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Transport mode

Updated: January 21, 2005

Applies To: Windows Server 2003, Windows Server 2003 R2, Windows Server 2003 with SP1, Windows Server 2003 with SP2

Transport mode

Transport mode is the default mode for IPSec, and it is used for end-to-end communications (for example, for communications between a client and a server). When transport mode is used, IPSec encrypts only the IP payload. Transport mode provides the protection of an IP payload through an AH or ESP header. Typical IP payloads are TCP segments (containing a TCP header and TCP segment data), a UDP message (containing a UDP header and UDP message data), or an ICMP message (containing an ICMP header and ICMP message data).

Authentication Header transport mode

Authentication Header (AH) provides authentication, integrity, and anti-replay protection for the entire packet (both the IP header and the data payload carried in the packet). It does not provide confidentiality, which means that it does not encrypt the data. The data is readable, but protected from modification. AH uses keyed hash algorithms to sign the packet for integrity. For more information, see Data integrity with hash functions.

For example, Alice on Computer A sends data to Bob on Computer B. The IP header, the AH header, and the data are protected with integrity. This means Bob can be certain it was really Alice who sent the data and that the data was unmodified.

Integrity and authentication are provided by the placement of the AH header between the IP header and the IP payload, as shown in the following illustration.

Authentication header

AH is identified in the IP header with an IP protocol ID of 51. AH can be used alone or combined with the Encapsulating Security Payload (ESP) protocol.

The AH header contains the following fields:

  • Next Header

    Identifies the IP payload by using the IP protocol ID. For example, a value of 6 represents TCP.

  • Length

    Indicates the length of the AH header.

  • Security Parameters Index (SPI)

    Used in combination with the destination address and the security protocol (AH or ESP) to identify the correct security association for the communication. The receiver uses this value to determine with which security association the packet is identified.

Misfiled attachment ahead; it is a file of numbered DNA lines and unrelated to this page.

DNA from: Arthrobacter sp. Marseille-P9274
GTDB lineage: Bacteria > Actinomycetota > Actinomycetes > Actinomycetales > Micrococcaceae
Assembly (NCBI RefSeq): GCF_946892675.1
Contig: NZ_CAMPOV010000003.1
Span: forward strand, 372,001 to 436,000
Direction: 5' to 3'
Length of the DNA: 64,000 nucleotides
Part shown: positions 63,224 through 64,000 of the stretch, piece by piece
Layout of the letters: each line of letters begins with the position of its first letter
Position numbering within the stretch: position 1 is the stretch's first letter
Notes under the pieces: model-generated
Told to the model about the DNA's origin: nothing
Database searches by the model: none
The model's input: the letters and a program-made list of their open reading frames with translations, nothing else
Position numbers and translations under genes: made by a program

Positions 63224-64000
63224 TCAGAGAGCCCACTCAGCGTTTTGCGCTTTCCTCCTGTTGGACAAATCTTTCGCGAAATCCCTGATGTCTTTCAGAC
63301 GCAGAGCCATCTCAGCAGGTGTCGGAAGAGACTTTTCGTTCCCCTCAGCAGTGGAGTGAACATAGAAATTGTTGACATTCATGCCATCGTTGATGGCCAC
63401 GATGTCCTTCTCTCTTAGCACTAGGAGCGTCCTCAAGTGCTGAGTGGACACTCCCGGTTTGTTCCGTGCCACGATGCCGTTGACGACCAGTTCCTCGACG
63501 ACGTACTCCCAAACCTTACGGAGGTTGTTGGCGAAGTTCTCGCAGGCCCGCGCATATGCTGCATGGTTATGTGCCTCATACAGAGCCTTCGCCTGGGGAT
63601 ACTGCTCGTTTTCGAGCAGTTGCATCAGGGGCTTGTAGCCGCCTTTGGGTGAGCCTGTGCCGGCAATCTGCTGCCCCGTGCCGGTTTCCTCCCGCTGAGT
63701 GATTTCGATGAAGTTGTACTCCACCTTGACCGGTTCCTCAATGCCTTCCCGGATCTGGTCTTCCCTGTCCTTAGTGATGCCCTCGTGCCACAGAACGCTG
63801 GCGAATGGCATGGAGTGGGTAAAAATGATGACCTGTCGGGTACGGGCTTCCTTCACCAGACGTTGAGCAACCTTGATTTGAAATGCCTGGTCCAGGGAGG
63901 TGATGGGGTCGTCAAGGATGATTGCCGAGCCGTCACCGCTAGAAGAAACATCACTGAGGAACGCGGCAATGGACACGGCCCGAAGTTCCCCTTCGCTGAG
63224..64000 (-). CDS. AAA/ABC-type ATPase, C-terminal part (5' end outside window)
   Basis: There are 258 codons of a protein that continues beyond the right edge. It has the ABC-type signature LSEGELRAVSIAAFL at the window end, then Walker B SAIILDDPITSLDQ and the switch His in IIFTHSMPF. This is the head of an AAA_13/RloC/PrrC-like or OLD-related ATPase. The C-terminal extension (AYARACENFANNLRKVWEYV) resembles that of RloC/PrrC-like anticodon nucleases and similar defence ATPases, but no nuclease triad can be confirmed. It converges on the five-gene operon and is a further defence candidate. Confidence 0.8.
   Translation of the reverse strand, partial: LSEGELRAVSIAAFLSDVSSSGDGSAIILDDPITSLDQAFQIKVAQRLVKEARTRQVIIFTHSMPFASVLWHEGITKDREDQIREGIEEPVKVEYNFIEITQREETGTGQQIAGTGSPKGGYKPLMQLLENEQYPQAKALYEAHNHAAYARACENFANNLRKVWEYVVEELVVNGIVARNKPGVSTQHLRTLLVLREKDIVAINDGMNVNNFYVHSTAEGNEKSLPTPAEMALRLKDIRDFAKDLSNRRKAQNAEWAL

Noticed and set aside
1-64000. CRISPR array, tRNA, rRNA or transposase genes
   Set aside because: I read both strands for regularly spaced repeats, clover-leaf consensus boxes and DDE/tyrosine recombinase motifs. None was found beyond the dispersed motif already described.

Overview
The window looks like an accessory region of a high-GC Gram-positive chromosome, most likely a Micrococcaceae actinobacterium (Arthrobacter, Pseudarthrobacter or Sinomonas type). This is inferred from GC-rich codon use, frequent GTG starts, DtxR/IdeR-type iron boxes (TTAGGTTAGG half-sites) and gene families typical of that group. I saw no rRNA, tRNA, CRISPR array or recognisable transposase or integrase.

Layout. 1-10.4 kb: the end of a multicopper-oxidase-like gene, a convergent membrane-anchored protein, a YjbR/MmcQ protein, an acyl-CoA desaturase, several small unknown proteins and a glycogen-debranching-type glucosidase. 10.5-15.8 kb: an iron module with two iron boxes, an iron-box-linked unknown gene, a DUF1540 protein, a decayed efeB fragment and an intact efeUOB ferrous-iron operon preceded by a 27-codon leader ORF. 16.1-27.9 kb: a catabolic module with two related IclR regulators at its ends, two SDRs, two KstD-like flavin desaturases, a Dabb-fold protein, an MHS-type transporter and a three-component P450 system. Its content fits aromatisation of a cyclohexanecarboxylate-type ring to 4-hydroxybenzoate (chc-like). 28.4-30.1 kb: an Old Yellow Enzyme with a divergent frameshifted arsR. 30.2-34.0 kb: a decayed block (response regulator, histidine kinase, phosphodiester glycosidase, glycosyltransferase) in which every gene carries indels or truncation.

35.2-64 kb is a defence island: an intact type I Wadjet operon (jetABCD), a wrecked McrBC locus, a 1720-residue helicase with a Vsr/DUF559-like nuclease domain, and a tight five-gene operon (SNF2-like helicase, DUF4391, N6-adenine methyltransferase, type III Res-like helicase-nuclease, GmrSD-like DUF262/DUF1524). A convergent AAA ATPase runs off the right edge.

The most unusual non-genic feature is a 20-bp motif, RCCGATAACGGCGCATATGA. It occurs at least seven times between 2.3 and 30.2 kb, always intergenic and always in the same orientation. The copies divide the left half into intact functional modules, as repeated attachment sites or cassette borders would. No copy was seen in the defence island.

• Sequence Number

    Provides anti-replay protection for the packet. The sequence number is a 32-bit, incrementally increasing number (starting from 1) that indicates the packet number sent over the security association for the communication. The sequence number cannot repeat for the life of the quick mode security association. The receiver checks this field to verify that a packet for a security association with this number has not already been received. If one has been received, the packet is rejected.

  • Authentication Data

    Contains the integrity check value (ICV), also known as the message authentication code, which is used to verify both message authentication and integrity. The receiver calculates the ICV value and checks it against this value (which is calculated by the sender) to verify integrity. The ICV is calculated over the IP header, the AH header, and the IP payload.

Packet signature with the AH header

AH signs the entire packet for integrity, with the exception of some fields in the IP header which might change in transit (for example, the Time to Live and Type of Service fields). If another IPSec header is being used in addition to AH, the AH header is inserted before any other IPSec headers. The AH packet signature is shown in the following illustration.